Aspi saw boarding school life from the unusual age of four and a half at a distant convent school in Halflong, now in remote NE India hills. When his younger brother Kersy was ready for school at age seven, both were sent off to Victoria, an English boarding school in Darjeeling district, for the rest of their school education. They were then the first two Indian boys there. In his own words, “a good public school was the best thing our father did for us. It gave us a good education, good masters, the tradition of a House system of Everest climbers (Mallory, Irvine and Kellas), and not the least, competitive toughness and discipline, which most Indian homes, or institutions then did not offer.” In Mallory House, the first seeds dropped of future mountain passions and pre-occupations. In a later capacity and as Vice-Captain of Mallory House, Aspi was the notional ‘keeper of Mallory’s compass’, donated to the school by Mallory’s widow. It had been retrieved by Noel Odell at the last camp on Everest of the 1924 expedition at twenty seven thousand four hundred feet. Years later, after Victoria school had undergone a time transformation and was an Indian semi Government school we, in the Eastern Section of the Himalayan Club, made an effort to locate the compass, and for a fleeting moment Chandra Shekar Ghosh (Domo), a member, held the valuable object in his hands, encased in a pouch with the initials GLM. It had remained in the safe of the Bengali Principal of the School who hadn’t any idea of what it represented until we explained its history to him. That, and our combined sense of fair play, precluded any attempt to bring the compass with us and make it a part of The Himalayan Club’s prized possession and folklore.

As he described it often, it was as a school Scout, that he was introduced first to the beauty and mystery of the Himalaya on a trek to the Singalila ridge, between Darjeeling and Nepal, when from twelve thousand feet at the age of twelve, he gazed in awe on three of the highest peaks of the world, the massive throne of the gods of Kangchenjunga, the distant summits of Everest and Lhotse, and also Chomolhari in distant isolation to the east of Tibet. He caught the mountain infection then and it remained everlasting.

His other passion was History, and again, as he described it, it came from his History Master and Headmaster at Victoria and the urge remained in him through life. They dipped him into ancient Greek and Roman history, also that of Europe and some Indian. The ancient Buddhist mound of the Paharpur monastery near their home in central Bengal stimulated his historical imagination beyond that of books. And so it became an integral part of the man, the intellectual framework as it developed in him with which he viewed his later contemporary world – “the Indian world post Independence, the Western world after the end of imperialism and decolonisation, the Chinese since Mao, and the Islamic world of fundamentalism, as also the American fluctuation between isolation and economic cum missile strategy.” Whatever were his later wanderings into politics, economics, the sociology of development and environmental science, of which he wrote extensively, it was History that remained the window of his world perspective.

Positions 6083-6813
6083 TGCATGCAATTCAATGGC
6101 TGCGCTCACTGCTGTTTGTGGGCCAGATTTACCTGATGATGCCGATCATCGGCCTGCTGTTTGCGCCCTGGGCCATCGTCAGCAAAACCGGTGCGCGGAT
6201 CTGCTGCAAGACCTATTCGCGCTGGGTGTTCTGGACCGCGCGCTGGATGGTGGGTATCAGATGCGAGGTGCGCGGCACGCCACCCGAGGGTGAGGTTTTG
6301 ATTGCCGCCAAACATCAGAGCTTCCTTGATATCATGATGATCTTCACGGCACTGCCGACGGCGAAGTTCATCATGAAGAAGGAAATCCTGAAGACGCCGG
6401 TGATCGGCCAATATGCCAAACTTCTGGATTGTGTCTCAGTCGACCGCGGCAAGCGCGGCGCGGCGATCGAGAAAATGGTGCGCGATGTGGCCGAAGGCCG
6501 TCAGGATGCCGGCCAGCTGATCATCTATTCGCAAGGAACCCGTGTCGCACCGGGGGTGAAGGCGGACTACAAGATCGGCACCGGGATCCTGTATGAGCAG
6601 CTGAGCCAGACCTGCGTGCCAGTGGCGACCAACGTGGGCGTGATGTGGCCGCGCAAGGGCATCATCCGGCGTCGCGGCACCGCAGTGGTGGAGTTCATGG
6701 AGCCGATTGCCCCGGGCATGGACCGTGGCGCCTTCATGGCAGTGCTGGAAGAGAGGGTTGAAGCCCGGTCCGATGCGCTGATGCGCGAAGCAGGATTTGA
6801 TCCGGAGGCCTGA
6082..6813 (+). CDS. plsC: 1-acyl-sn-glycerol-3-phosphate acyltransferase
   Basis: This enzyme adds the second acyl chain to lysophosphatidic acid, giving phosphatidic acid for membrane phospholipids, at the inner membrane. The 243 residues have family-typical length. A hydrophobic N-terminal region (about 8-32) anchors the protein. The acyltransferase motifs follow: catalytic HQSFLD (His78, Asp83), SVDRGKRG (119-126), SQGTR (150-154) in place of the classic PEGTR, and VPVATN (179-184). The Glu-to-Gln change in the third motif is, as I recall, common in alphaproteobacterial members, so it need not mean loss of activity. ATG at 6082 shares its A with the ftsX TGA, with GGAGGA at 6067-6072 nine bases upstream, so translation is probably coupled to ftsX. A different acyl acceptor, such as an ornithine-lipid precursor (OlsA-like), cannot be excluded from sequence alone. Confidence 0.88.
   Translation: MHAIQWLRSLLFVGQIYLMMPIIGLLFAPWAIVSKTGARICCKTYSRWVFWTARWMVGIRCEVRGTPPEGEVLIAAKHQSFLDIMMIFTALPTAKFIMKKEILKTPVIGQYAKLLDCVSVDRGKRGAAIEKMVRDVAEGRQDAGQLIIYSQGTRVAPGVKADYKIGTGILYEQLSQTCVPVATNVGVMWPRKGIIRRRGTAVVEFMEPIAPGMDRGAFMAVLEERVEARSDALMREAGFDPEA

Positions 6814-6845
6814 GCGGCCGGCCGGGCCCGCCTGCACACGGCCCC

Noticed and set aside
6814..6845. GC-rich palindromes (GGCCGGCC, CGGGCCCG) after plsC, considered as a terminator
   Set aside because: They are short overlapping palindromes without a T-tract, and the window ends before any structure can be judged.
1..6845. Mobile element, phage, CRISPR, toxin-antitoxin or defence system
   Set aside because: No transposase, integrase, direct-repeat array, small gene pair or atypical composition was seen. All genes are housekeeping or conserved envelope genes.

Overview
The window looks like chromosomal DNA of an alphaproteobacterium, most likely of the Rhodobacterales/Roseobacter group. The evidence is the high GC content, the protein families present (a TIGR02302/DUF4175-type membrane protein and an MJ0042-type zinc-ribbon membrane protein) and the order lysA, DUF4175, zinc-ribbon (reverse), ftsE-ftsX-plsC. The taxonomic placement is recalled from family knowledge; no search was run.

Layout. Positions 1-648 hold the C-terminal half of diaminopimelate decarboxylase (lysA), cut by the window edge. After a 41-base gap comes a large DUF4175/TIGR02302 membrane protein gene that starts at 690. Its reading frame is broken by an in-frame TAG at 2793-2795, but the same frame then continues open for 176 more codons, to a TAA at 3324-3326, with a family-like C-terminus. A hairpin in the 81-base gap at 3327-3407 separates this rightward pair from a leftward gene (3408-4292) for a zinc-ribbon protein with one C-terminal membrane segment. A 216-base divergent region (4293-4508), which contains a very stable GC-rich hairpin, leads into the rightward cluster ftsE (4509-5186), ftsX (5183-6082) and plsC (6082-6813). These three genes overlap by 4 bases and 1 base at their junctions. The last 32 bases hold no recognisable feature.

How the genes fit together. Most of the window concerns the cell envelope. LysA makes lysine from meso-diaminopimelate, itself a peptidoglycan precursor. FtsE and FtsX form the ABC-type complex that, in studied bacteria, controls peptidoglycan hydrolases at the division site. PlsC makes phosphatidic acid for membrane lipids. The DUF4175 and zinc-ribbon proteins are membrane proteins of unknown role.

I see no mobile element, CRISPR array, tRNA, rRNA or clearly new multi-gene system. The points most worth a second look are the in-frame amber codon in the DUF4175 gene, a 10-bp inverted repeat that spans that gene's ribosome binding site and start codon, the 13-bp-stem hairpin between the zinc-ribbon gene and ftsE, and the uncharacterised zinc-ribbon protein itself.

After a sheltered life at school that ended in 1939, two happenings brought him into the real world. The first was going to Allahabad University for a post graduate course in History; the second was joining the Indian Army. He was disappointed in the former as the History Department’s reputation as being the foremost of its time exceeded the reality. But Allahabad then was a nursery for all-India services, being the hub of Indian political thought and aspiration, a real Indian environment and that too Hindi-speaking. The shortfall of the learning at Allahabad University was more than made up elsewhere. Anand Bhavan, the home of the Nehru family, was nearby and of easy access in those non-security days. Jawaharlal was a distinguished neighbour, and sight of such people like him, Kripalani, Maulana Azad, Subhash Chandra Bose, Gandhiji himself, brought more understanding of Indian history and the idea of India to young socialist minded college unionists, than all that the University could impart. Nehru’s Discovery of India had an impact on Aspi’s own search and identity with India. Much later, near to the conclusion of his wanderings and career influences, Aspi was to write his literary opuses The Brahmanical Culture and Modernity; The Failed Mahabharata : Making of the Indian State and Leaders of Straw : India’s First 50 Years. The dominant question asked was, did ‘Swaraj’ mean having British colonial systems and laws in Indian hands, and were there no lessons, positive and negative, learned over the two thousand years of recorded Indian History?